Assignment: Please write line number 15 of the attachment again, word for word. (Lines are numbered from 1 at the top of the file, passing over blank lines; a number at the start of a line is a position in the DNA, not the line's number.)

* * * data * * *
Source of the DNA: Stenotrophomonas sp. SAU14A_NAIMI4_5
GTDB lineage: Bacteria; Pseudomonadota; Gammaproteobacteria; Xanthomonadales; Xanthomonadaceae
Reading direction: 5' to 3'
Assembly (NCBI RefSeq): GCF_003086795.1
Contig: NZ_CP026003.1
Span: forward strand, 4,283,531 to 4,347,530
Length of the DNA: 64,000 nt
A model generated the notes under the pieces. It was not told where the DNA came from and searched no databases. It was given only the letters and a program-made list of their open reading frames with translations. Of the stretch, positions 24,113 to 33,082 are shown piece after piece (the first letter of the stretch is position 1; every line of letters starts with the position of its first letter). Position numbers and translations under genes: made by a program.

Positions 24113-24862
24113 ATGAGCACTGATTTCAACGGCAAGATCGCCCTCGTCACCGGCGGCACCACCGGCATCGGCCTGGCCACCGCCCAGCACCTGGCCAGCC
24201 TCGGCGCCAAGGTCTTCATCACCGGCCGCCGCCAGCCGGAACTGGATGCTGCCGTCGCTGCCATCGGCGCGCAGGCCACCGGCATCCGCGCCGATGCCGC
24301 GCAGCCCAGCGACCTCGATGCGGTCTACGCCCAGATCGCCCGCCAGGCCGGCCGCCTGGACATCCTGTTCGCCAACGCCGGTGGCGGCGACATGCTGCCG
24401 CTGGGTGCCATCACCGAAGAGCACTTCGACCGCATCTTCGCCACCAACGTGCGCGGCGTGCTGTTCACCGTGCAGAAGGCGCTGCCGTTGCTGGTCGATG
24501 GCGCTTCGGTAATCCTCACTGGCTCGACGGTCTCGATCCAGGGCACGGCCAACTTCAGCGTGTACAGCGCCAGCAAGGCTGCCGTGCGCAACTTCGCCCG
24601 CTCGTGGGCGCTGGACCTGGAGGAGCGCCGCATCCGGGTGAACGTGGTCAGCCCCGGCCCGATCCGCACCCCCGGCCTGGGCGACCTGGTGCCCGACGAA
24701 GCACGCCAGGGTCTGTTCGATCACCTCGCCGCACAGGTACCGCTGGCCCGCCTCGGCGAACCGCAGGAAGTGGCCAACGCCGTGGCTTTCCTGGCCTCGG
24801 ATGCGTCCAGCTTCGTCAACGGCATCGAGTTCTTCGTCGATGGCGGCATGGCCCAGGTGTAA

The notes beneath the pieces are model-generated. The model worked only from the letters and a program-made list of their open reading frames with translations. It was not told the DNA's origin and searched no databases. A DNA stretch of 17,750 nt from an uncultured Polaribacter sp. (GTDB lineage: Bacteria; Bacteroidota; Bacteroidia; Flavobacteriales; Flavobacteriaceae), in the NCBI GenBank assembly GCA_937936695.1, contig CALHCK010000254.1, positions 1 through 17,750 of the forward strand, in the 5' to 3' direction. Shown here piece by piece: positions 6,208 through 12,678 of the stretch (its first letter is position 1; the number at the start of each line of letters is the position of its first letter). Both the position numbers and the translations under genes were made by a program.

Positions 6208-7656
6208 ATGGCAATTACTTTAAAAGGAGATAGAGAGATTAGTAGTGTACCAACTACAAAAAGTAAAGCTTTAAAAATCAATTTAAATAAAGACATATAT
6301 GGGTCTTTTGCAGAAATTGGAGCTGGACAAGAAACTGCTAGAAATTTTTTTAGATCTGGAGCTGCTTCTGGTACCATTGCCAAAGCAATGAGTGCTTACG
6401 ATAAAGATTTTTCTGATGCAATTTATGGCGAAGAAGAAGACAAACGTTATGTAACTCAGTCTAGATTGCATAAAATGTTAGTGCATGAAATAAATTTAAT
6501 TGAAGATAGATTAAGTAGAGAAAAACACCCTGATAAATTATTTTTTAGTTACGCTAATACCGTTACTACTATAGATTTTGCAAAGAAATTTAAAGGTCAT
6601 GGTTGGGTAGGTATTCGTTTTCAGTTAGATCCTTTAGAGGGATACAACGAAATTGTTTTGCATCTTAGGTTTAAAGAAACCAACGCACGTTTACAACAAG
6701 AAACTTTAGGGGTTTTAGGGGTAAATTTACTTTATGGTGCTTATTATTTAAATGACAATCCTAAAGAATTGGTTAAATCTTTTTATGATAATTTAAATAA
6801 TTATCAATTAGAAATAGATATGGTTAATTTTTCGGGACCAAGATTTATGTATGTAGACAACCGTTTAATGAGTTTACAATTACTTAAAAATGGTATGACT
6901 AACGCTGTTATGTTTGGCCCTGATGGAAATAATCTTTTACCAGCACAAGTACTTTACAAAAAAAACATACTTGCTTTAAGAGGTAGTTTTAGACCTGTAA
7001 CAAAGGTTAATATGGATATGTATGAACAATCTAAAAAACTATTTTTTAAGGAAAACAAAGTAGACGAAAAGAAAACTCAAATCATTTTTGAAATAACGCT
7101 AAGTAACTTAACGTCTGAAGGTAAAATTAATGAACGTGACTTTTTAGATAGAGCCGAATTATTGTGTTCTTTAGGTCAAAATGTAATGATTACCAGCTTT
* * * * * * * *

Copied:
24601 CTCGTGGGCGCTGGACCTGGAGGAGCGCCGCATCCGGGTGAACGTGGTCAGCCCCGGCCCGATCCGCACCCCCGGCCTGGGCGACCTGGTGCCCGACGAA